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Logo of nihpaAbout Author manuscriptsSubmit a manuscriptHHS Public Access; Author Manuscript; Accepted for publication in peer reviewed journal;
J Biol Chem. Author manuscript; available in PMC 2010 December 13.
Published in final edited form as:
PMCID: PMC3001330

Atherogenic Phospholipids Attenuate Osteogenic Signaling by BMP-2 and Parathyroid Hormone in Osteoblasts*


Cardiovascular disease, such as atherosclerosis, has been associated with reduced bone mineral density and fracture risk. A major etiologic factor in atherogenesis is believed to be oxidized phospholipids. We previously found that these phospholipids inhibit spontaneous osteogenic differentiation of marrow stromal cells, suggesting that they may account for the clinical link between atherosclerosis and osteoporosis. Currently, anabolic agents that promote bone formation are increasingly used as a new treatment for osteoporosis. It is not known, however, whether atherogenic phospholipids alter the effects of bone anabolic agents, such as bone morphogenetic protein (BMP)-2 and parathyroid hormone (PTH). Therefore we investigated the effects of oxidized 1-palmitoyl-2-arachidonoyl-sn-glycero-3-phosphorylcholine (ox-PAPC) on osteogenic signaling induced by BMP-2 and PTH in MC3T3-E1 cells. Results showed that ox-PAPC attenuated BMP-2 induction of osteogenic markers alkaline phosphatase and osteocalcin. Ox-PAPC also inhibited both spontaneous and BMP-induced expression of PTH receptor. Consistently, pretreatment of cells with ox-PAPC inhibited PTH-induced cAMP production and expression of immediate early genes Nurr1 and IL-6. Results from immunofluorescence and Western blot analyses showed that inhibitory effects of ox-PAPC on BMP-2 signaling were associated with inhibition of SMAD 1/5/8 but not p38-MAPK activation. These effects appear to be due to ox-PAPC activation of the ERK pathway, as the ERK inhibitor PD98059 reversed ox-PAPC inhibitory effects on BMP-2-induced alkaline phosphatase activity, osteocalcin expression, and SMAD activation. These results suggest that atherogenic lipids inhibit osteogenic signaling induced by BMP-2 and PTH, raising the possibility that hyperlipidemia and atherogenic phospholipids may interfere with anabolic therapy.

Cardiovascular disease has been associated with lower bone mineral density, especially in the presence of atherosclerosis. Aortic atherosclerosis has been found to predict, age independently, bone loss and fracture risk (1-3). Plasma low density lipoprotein (LDL)2 cholesterol levels have been inversely correlated with bone mineral density (4). Recent evidence suggests that postmenopausal women with atherogenic lipid profiles have a greater risk of osteopenia than those with normal lipid profiles, paralleling the risk of cardiovascular disease (5). In animal models, atherosclerosis-susceptible mice fed a high fat diet have reduced bone density and bone marrow osteocalcin expression compared with those on a chow diet (6).

A major etiologic factor in atherogenesis is believed to be oxidatively modified lipoproteins and phospholipids. A mildly oxidized form of low density lipoprotein (MM-LDL) and one of its biologically active components, 1-palmitoyl-2-arachidonyl-sn-glycero-3-phosphorylcholine (ox-PAPC), have been shown to trigger atherogenic responses in endothelial cells (7, 8). In vitro, these atherogenic lipids inhibit spontaneous osteoblastic differentiation and mineralization of calvarial preosteoblasts and bone marrow stromal cells (9, 10).

Atherogenic phospholipids and lipoproteins have been shown to activate p42/44 mitogen-activated MAPK, i.e. the ERK pathway in endothelial cells and vascular smooth muscle cells (11, 12). These lipids also activate the ERK pathway in bone marrow stromal cells. Activation of the ERK pathway has been shown to negatively regulate osteoblastic differentiation (9). Suppression of ERK activation by dominant negative Ras expression in the calvaria of 1-day-old mice results in increased mineralization in the calvaria (13). In addition, bone morphogenetic protein (BMP)-induced osteogenesis requires down-regulation of the ERK pathway in bone marrow stromal cells (14).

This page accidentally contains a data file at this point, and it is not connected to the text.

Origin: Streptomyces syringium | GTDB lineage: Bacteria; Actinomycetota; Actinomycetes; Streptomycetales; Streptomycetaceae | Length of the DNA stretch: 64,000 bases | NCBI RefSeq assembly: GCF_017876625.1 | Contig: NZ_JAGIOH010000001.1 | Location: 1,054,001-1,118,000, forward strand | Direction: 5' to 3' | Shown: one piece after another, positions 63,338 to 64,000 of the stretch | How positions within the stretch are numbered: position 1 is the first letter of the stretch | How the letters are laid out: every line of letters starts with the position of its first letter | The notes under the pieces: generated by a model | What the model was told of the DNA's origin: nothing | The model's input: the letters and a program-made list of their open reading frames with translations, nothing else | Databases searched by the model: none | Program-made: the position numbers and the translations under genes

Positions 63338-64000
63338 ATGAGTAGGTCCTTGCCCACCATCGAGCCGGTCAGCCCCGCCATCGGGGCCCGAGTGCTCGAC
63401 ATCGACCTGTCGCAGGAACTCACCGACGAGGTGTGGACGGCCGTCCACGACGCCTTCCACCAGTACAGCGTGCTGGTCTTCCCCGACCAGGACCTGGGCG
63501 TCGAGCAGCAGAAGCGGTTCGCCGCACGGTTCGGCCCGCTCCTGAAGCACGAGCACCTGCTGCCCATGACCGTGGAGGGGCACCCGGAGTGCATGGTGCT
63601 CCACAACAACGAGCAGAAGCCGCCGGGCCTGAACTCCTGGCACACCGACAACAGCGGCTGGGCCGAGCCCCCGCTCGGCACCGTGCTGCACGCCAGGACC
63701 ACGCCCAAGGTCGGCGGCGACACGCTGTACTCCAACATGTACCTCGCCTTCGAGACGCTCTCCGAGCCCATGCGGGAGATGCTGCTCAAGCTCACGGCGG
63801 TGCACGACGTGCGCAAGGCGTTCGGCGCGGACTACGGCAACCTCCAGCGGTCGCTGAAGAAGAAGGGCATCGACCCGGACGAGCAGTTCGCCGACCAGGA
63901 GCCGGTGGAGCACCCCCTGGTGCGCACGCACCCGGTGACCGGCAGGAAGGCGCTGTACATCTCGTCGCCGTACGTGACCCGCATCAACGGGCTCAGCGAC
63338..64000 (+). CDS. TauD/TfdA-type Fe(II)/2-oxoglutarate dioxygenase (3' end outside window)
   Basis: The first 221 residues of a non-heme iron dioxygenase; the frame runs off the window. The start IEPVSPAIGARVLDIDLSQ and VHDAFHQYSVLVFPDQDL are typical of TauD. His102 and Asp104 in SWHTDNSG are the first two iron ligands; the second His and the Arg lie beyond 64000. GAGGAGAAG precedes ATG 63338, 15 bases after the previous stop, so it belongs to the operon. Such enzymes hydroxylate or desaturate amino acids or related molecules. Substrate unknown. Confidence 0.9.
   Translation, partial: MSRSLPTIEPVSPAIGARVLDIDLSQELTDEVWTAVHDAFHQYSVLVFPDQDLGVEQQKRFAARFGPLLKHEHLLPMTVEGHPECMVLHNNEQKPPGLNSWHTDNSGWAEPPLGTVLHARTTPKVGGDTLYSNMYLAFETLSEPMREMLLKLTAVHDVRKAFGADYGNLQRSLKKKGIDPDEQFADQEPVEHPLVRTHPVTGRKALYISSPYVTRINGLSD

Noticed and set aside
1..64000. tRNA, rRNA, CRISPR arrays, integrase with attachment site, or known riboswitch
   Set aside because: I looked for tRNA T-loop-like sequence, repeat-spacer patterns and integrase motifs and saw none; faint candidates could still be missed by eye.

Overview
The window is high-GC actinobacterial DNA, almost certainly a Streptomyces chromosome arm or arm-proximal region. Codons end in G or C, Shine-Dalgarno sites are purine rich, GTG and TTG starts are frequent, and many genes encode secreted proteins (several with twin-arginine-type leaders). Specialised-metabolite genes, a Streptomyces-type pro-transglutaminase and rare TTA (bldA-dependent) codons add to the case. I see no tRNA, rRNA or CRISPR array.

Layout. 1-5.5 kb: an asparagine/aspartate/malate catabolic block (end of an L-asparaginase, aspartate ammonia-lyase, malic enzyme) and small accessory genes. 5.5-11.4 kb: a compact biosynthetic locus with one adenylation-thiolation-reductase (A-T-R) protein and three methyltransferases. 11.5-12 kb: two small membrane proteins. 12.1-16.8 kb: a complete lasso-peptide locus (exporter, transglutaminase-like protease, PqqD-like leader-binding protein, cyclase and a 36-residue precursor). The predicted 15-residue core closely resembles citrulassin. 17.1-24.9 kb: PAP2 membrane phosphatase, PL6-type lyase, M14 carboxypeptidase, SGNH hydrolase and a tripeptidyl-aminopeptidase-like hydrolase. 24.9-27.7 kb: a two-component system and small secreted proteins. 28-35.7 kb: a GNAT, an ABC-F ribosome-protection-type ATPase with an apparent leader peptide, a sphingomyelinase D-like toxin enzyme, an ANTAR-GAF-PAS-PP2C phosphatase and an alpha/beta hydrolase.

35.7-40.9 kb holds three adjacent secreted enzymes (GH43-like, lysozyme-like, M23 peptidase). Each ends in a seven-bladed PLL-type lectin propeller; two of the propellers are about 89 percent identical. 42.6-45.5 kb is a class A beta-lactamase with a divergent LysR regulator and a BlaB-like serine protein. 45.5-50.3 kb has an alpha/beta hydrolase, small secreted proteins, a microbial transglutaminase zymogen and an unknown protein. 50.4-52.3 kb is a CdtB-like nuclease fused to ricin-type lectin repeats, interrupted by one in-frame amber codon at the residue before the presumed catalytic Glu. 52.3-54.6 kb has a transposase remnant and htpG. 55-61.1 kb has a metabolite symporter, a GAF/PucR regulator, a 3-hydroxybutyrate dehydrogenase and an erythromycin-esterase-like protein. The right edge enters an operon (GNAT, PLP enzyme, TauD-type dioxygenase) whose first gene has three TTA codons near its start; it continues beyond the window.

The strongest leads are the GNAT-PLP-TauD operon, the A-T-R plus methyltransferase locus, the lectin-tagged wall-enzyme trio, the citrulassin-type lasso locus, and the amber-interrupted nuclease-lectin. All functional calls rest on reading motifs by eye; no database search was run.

Currently, anabolic agents that promote osteoblastic differentiation leading to increased bone formation have opened a new therapeutic approach for treating osteoporosis. BMPs are potent anabolic agents and play a role in postnatal bone formation. The osteogenic potential of BMP-2 has been shown in both animal models and in clinical studies. It has been used in clinical treatment of non-union fractures as well as osteoporosis (15-17). Upon ligand binding, BMP-2 signals are mediated by activation of SMAD 1, 5, and 8. In addition to the SMAD proteins, activation of the p38-MAPK pathway is important for BMP-2-induced signaling, and it influences osteoblastic differentiation (18). Another important anabolic factor is parathyroid hormone (PTH). When given intermittently, PTH has been shown to increase bone mineral density (19-21). In contrast, continuous administration of PTH has the opposite effect (22). Thus, the anabolic response of PTH has been difficult to study in vitro. It has been shown that anabolic effects of PTH in vivo are mediated by the cAMP-dependent protein kinase A pathway (23).

In this report, we extend our previous findings to address the effects of oxidized phospholipids on osteogenic activity of BMP-2. Results showed that ox-PAPC attenuates BMP-induced osteoblastic differentiation and PTH receptor expression in calvarial preosteoblasts, MC3T3-E1 cells. In addition, results showed that ox-PAPC inhibits PTH signaling including cAMP production and expression of immediate early genes, suggesting that atherogenic lipids interfere with effects of anabolic agents. These findings raise the possibility that hyperlipidemia may adversely affect anabolic therapies for osteoporosis.



MC3T3-E1, a murine preosteoblastic calvarial cell line, was obtained from Riken Cell Bank (Japan). BMP-2 was obtained from R&D Systems and Peprotech. PAPC was from Avanti-Polar Lipids. PAPC was oxidized and its oxidation state verified as described previously (24). Purified human high density lipoproteins (HDL) SB203580 and PD98059 were from Calbiochem. Antibodies to phosphorylated ERK, p38-MAPK, and total p38-MAPK and ERK were from Cell Signaling. Antibodies for total SMAD 1/5/8 were from Santa Cruz Biotechnology (Santa Cruz, CA).

Cell Culture